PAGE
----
Additional Math Pages & Resources

Wednesday, September 29, 2010

Zip Zap Zip Strap

What do you call these things?

  • Cable Ties

  • Strap Ties

  • Tie Wraps

  • Zip Straps

  • Zip Strips

  • Zip Ties

Here's how patent applications describe them: 

1. A cable tie is moulded in one piece and comprises an elongate flexible strap provided with ratchet serrations on one side and a head at one end of the strap, the head having an aperture provided with a pivoted pawl having teeth which engage the ratchet serrations of the strap when the free end of the strap is passed through the aperture. 

2. A cable tie comprises a head and a strap of plastic material. The head has a transverse aperture formed therethrough and contains a separately formed barb. The barb has a head engaging portion and a strap engaging portion extending at least partly across the head aperture.

Just for simplicity today, let's call them cable ties.

Ties are not just used to fasten cables together. You can attach signs to a fence, hang pipes from the rafters, or  lock the hubcaps to the wheels of your car. Sometimes the police use them as hand cuffs. I'd say these things are nearly as useful as duct tape!

I used some of the giant ones just this morning to repair a torn panel on the seat of my car. Here are 5 of the 6 straps installed under the seat.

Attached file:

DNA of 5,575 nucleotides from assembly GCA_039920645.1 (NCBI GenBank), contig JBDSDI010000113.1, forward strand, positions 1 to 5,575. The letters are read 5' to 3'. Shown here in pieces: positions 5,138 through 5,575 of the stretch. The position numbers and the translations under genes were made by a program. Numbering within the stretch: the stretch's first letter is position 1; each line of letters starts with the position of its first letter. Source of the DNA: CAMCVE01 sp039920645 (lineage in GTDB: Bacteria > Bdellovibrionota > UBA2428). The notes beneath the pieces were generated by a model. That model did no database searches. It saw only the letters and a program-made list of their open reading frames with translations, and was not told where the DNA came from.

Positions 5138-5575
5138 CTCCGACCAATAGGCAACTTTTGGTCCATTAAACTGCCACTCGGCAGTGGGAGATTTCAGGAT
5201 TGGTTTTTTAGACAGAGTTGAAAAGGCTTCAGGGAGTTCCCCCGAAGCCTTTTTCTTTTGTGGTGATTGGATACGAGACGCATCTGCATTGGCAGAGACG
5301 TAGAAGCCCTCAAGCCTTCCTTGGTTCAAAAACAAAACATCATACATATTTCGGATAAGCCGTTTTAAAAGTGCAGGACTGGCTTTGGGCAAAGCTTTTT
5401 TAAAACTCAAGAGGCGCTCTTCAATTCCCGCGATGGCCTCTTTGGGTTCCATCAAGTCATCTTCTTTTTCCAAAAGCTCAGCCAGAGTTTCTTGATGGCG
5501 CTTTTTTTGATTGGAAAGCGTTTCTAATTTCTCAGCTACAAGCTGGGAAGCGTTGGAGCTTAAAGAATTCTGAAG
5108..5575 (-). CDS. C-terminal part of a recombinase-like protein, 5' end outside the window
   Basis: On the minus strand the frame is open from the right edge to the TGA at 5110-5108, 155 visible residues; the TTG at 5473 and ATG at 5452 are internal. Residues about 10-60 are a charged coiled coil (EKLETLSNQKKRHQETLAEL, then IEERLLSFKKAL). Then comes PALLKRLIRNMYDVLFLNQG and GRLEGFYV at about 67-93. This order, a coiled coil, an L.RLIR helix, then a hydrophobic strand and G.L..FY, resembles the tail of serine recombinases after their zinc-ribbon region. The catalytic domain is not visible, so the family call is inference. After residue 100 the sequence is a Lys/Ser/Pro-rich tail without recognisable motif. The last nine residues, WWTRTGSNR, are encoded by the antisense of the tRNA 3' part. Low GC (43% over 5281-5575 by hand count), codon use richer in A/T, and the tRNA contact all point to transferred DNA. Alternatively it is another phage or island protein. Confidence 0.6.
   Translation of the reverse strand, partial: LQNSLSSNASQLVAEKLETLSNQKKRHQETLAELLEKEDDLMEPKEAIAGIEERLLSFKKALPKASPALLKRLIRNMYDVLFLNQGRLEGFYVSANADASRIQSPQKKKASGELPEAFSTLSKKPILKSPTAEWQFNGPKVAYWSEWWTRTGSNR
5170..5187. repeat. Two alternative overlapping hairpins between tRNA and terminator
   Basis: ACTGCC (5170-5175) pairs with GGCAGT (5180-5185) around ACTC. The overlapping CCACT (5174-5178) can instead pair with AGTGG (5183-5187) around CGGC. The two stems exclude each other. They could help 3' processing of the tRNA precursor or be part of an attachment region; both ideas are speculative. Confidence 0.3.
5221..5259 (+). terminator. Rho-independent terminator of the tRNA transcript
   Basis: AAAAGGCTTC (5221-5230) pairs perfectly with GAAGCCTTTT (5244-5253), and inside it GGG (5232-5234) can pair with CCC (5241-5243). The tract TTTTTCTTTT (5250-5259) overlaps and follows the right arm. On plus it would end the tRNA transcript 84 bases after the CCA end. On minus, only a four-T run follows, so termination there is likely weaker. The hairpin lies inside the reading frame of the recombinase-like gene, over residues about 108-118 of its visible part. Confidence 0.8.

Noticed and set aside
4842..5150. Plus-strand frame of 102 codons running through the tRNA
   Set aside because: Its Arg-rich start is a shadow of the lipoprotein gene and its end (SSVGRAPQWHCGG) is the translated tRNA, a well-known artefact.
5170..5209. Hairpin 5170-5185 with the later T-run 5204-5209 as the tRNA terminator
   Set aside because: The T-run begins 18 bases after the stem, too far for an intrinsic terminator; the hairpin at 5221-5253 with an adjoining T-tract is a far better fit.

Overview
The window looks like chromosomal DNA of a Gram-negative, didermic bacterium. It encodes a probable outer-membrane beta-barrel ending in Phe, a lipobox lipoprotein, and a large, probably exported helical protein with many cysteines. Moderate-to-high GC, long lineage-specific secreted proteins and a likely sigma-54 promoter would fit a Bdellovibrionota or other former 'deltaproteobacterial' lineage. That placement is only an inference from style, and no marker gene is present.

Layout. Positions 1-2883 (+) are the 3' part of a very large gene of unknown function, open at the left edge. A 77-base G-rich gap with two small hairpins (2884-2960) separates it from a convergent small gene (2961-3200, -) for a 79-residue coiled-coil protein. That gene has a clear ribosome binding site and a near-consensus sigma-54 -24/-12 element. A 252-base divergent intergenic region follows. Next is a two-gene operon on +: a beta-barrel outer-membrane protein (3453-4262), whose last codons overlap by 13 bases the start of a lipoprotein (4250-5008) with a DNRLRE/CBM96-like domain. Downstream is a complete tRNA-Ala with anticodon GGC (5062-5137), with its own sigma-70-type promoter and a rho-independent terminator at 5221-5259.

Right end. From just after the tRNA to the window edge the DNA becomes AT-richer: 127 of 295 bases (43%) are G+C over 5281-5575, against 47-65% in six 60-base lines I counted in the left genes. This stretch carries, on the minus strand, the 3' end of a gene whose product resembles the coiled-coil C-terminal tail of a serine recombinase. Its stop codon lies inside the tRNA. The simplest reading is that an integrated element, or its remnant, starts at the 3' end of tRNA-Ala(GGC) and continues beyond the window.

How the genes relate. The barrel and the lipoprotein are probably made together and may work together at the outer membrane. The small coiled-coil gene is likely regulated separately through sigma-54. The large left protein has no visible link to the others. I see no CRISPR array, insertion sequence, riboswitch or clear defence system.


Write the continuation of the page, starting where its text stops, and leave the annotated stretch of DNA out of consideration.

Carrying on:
Cable ties come in many sizes - tiny ones just an inch or two long, and giant ones in excess of four feet. Most of them are made of molded nylon (plastic). If you need something to tie things where it's really hot, you might want stainless steel or military-spec ties. Cable ties can also be customized - with colors, special finishes, stripes, your company slogan, etc.

Here are some write-on flag ID ties in assorted colors, from Cable Ties and More Online Store. Just in case you need to buy some today!

Here comes some math!

 Cable ties have ratings which help you to chose which one to buy. Usually you are given the length and tensile strength in pounds. Strangely, the width and thickness are seldom listed.

Tensile strength means the amount of force that an object can withstand before stretching or breaking. (Go here for more info.) Here are two of the ties I used - one straight and the other deformed due to my pulling with all my strength during the installation:

Here's a selection of choices that I found when shopping on the internet:
  • 4 inch 18 pound
  • 8 inch 40 pound
  • 7 inch chrome tie for engine compartments
  • 7 inch 50 pound flag ID head
  • 7 inch 50 pound Tefzel - radiation, acid and heat resistant MilSpec 
  • 8 inch 50 pound releasable
  • 8 inch 100 pound stainless steel
  • 11 inch 50 pound
  • 14 inch 50 pound mounting head #10 hole
  • 14 inch 120 pound
  • 36 inch 175 pound air duct straps
  • 22 inch 250 pound

The ones I used on my car seat are 48 inches long and rated at 250 lbs each. I used 6 cable ties due to the space I needed to span. Does that mean the seat will hold (6 x 250 = 1500)  fifteen hundred pounds? I hope that poor seat never has to find out! But equally I am sure that I won't break through it as I did the skimpy rubber fabric which came from the factory 20+ years ago.

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